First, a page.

Smart holiday spending

How much do you plan to spend on holiday gifts this year? If you’re anything like the average Canadian then you’ll likely fork out $1,104 on gifts this season, according to PwC’s 2020 Canadian holiday outlook report. That’s nearly a third less than we spent last year ($1,593), but experts warn you could end up spending a lot more if you don’t plan ahead or take advantage of deals.

When it comes to holiday shopping, people always make costly errors, says Kendra Silvertson, a CFP with Vancouver-based Sora Group Wealth Advisors. Waiting until the last minute, for instance, is the classic money-draining mistake. In many cases, the gift you wanted to buy is sold out so you end up spending more on something else. “People say, ‘I’ll just grab something,’ and that costs twice as much as what you expected to spend,” she says.

Most people have no clue how much they should spend on gifts, she adds. They simply walk into the store and pick whatever looks good without understanding how that purchase will impact their finances.

Another common mistake is only tallying up the cost of gifts while forgetting about the rest of the money that typically gets spent over the holidays. While keeping a running tally of gifts is important, says Silvertson, don’t forget to include the cost of other purchases such as wine for friends’ parties and the holiday dinner you’re hosting.

Tips to slash your spending

With a little work, it’s can be fairly easy to keep spending in check. The first step, says Silvertson, is to create a list of all the people you think you will need to buy presents for and then decide if you really do have to get them a gift or if a card suffices.

For those people you are buying for, write down how much you want to spend on each person. Creating a list not only forces you to develop a shopping plan, but it helps you see if you’re on budget.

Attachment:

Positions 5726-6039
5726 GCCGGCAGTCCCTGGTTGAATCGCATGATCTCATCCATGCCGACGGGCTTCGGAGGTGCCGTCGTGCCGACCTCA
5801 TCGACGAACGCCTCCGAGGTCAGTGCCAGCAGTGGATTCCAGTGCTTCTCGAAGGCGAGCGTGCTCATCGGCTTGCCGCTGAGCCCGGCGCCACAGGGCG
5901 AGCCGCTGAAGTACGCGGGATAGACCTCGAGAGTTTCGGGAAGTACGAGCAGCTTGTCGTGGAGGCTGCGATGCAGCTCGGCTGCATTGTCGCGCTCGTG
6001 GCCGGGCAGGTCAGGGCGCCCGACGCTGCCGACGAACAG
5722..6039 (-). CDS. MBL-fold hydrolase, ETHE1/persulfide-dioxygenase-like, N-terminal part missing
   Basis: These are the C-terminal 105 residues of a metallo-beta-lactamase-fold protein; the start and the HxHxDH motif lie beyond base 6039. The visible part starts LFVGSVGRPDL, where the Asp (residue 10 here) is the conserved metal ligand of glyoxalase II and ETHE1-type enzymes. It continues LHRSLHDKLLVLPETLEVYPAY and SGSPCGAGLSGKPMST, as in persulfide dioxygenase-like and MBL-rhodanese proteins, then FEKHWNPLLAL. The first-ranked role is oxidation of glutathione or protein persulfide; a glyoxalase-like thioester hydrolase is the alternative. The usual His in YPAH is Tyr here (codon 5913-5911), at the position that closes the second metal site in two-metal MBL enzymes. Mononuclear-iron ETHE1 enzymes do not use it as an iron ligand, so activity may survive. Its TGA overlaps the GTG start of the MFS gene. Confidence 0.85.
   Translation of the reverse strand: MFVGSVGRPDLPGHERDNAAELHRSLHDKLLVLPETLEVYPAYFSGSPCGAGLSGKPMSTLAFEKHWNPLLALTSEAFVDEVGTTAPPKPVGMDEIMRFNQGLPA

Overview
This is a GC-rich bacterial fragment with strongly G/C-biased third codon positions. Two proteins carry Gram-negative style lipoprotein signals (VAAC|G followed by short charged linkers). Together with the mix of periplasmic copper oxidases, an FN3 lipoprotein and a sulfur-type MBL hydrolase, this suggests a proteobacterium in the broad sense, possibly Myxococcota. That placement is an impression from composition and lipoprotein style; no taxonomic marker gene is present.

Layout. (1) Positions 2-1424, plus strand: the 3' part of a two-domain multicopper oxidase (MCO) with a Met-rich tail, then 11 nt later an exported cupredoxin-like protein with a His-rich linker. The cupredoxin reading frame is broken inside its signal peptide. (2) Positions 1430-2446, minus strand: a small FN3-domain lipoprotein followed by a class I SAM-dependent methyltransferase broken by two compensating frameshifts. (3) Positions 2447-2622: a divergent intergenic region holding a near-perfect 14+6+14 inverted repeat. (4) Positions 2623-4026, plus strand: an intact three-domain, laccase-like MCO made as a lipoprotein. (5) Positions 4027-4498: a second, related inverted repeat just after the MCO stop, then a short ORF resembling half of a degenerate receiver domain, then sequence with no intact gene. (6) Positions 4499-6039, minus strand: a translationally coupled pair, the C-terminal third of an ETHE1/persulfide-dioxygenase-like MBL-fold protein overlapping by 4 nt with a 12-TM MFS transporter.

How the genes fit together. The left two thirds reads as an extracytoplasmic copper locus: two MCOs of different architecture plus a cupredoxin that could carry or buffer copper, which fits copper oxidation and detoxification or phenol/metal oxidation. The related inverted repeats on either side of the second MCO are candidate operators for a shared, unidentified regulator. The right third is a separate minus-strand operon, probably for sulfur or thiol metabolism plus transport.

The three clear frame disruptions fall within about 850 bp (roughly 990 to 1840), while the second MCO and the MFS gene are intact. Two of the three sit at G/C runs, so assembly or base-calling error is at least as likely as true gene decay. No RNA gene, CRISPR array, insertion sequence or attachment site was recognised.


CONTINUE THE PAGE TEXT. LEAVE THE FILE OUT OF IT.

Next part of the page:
Kerry Taylor, the author of 397 Ways to Save Money and the popular Squawkfox personal finance blog, suggests putting spending limits in place that every family member is comfortable with. “I wish more families would get with the limit,” she says. “It makes so much sense. But people are too afraid to talk about money.”

“Secret Santa” is another good family gifting strategy. Rather than buying gifts for everyone, each family member picks one person to a buy a present for. Everyone gets one great gift and no one’s left with a massive credit card bill.

Search for deals

Another way to save is to search for deals, which thanks to the popularity of smartphones and retailer websites is easier than ever. When Taylor shops, especially for electronics, she double checks the competition’s price while in the store. If you tell the store about the deal you’ve found they’ll usually price match it—in some cases they may also take an additional 5% off.

Another option is to redeem loyalty points for gifts. You can buy almost anything using Air Miles these days, says Kerry, so if you’re not planning to use the points for flying then you might as well get your Christmas gifts for free. “If don’t use those points they’ll expire,” she adds. “So buy gifts for, literately, nothing.”

If you are planning to start shopping now then consider taking advantage of Cyber Monday, which is on November 26. Typically on this day you can find huge online savings on everything from clothes to electronics. While some Canadians stores also offer deep discounts that day, it’s mostly an American sales event.

Many U.S. retailers will ship to Canada, sometimes for free, but don’t fret if your favourite store doesn’t. There are several businesses in border cities that allow you to ship goods to their warehouse. You usually have to pay an additional $5 per package, but they’ll give you a U.S.-based shipping address and they’ll hang on to it for you. If you live close to the border the deals you can snag might be well worth the one or two hour drive. “I do that all the time,” says Taylor.

Other ways to avoid paying full price include searching for store promo codes online or signing up to company email lists to get sales notices. In fact, Taylor says she’s never paid the sticker price for any holiday gifts. Typically she saves 25% on all her holiday shopping.

However much you decide to spend, make sure it won’t take a year to pay off the credit card. Silvertson says that people should be able to pay off their spending within a month or, at most, two months after the holidays.

She also suggests saving early. While it may be too late to start saving up for this year’s holiday shopping grind, there’s nothing stopping you from putting money away in January for next year.

Savers often end up spending every penny they’ve allocated to gifts, says Silvertson. Some even under spend. But in Silvertson’s experience early savers rarely buy more than what they’ve budgeted for. “If you don’t save or budget,” she says, “it’s easy to spend two or three times more than you wanted to.”

The post Smart holiday spending appeared first on MoneySense.

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